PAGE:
Game Plan:  Ride O like she’s a big time jumper.

Basically I need to keep her head up, lots of leg forward and keep her firmly in the middle all the way to the base.  Usually when she ‘quits’ at a jump it’s really just magnified hesitation.  I have to be there to support her!  Also, since she practically noses the jump before hopping over it, I need to be more proactive about really keeping her off her forehand approaching the jump.

Evidence that she practically touches the jump before hopping over.

 

Staring the jump down.

Staring the jump down.

This is not her stopping but rather how close she likes to get before popping over.

This is not her stopping but rather how close she likes to get before popping over.

Good news is that pony jumped around pretty content, and with my “new” defensive and forward ride me made it over everything the first time.

photo 1 (28)The hope is that at the show we can utilize the warm up round to deal with an shenanigans and can do our new jumper feel then.  Next we can hopefully cruise through the rest of the show.

Like I said.  That’s the hope.  We’ll see what actually happens.

 

 

 

Balancing It Out

Here in the Midwest it is toasty 40 degrees out and so pretty much everyone is out riding.  Except for me….between O pony being a bit footsore (suspected from being an idiot in the field) for our lesson Monday, quickly followed by a very, very sick husband I’ve ridden once this week.  Pony was back on board to ride but personal things, and a massive work load keep interfering with my ride times.

Random cute pony face.

Random cute pony face.

So what do you all do when you can’t ride and it’s no fault of your horse?   Do you ask a friend to ride?  Let them munch hay and practice being a lawn ornament?  What do you think?

 I sent out a pleading “Hi Trainer, anyone (legit) around the barn to ride my pony?” text yesterday after needing to go home instead of the barn.   Of course I would never do this with just anyone, my trainer is great, and I know she would never put anyone on my horse who would put her in any harm.  Now I can feel a bit of jealousy cropping up because it is really nice outside, but the bottom line is I need to be able to be available for my family as well.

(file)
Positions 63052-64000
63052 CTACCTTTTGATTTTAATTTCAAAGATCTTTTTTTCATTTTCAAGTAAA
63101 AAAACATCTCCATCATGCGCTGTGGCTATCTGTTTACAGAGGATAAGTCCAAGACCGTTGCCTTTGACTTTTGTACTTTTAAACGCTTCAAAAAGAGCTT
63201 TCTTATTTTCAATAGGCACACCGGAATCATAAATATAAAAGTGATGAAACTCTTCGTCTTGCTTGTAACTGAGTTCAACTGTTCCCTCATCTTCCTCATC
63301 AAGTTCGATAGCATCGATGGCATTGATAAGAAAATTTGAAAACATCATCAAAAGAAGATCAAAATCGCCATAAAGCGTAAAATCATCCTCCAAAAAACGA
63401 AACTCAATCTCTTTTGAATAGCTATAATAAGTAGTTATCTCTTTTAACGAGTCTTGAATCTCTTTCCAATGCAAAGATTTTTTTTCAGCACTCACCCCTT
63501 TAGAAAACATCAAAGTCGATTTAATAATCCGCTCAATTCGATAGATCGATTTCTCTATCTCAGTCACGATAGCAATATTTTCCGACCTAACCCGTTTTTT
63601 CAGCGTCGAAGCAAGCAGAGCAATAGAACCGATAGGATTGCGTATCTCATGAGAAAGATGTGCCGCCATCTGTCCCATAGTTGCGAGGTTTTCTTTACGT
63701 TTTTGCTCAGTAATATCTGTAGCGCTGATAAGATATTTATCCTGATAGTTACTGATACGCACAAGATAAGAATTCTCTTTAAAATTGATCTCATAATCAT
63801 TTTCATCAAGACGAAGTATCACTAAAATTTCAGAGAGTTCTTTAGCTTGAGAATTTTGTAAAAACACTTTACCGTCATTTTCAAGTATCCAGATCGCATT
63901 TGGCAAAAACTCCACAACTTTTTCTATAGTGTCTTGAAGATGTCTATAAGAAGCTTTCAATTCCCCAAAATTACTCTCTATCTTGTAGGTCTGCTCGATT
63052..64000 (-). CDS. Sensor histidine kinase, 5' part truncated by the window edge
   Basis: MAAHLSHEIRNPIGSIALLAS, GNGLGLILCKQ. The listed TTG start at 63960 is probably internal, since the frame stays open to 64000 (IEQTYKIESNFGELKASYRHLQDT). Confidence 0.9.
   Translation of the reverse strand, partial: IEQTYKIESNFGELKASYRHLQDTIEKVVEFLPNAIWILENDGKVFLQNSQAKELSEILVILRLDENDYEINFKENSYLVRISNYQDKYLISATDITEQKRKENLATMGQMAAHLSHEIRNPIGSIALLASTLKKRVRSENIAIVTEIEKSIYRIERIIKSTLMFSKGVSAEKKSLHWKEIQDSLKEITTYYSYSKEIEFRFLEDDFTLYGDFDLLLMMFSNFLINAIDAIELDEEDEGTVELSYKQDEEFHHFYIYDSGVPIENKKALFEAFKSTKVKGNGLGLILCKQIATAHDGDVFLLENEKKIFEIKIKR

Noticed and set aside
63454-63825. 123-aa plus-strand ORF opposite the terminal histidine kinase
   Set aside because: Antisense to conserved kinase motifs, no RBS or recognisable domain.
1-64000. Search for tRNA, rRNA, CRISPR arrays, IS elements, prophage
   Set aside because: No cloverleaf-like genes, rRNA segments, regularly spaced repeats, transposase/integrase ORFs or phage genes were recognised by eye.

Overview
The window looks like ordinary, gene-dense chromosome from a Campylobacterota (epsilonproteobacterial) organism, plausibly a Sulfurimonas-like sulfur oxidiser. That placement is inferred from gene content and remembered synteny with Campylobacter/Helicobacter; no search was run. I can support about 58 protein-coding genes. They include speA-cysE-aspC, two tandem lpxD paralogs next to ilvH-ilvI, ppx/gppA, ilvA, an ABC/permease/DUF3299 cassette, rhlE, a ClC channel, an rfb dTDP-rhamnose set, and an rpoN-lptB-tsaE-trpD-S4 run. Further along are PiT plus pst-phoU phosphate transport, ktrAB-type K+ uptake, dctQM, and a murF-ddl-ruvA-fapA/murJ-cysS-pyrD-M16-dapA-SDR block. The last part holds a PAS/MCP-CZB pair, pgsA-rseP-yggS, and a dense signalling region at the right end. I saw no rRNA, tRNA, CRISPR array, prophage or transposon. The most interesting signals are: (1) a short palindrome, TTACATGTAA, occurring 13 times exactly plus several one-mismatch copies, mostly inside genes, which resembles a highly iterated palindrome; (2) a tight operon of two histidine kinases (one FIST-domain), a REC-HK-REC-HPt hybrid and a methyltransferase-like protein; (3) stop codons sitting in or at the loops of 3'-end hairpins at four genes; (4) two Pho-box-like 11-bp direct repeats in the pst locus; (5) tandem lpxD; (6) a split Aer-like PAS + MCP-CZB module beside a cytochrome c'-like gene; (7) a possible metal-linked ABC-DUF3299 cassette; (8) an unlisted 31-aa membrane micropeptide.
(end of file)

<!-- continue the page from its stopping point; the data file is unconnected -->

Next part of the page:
Summer love.

Summer love.

Balancing life can be complicated.  And I’m whining—— time to stop.

Perks=Farrier is coming in the next few days to get O’s tootsies trimmed up before we head to a local horse show a week from Sunday.   Fingers crossed this “nice” weather sticks around for the show!

SWOT for 2015 and Q1 Goals

A short and sweet look at SWOT for 2015, and what I’m planning to tackle with my Q1 goals.

Strengths:

Great trainer

Supportive spouse

Close proximity to horse

Great facility to ride at

Variety of local shows to compete at

Career to support the financial side of things

Awesome half-leaser

I don’t totally suck at riding most days

I know my horse

Weakness:

Work sometimes infringes on fun with the horses

Changes in work industry are going to be interesting/nerve-wrecking.

Must make smart budgeting choices in order to achieve our goals

Opportunity:

Looking into starting my Masters degree

Lots of upcoming shows this year

At least two clinicians coming to our barn in 2015

Great support group to ride in

Trainer is wanting to keep us moving up

Threats:

My car is dying, slowly but surely.

photo 5 (4)

And now for the goals.  In Q1 I want to tackle a few things:

1. Oil/condition new bridle, get a happy mouth pelham for the horse.

2. Go to local show on Feb. 1st to take on the 2’9” division.  Rinse and repeat in March maybe?

3. Fix the zipper on my half chaps.

4. Go on a trail ride.

5. Host a fun contest on A Gift Horse!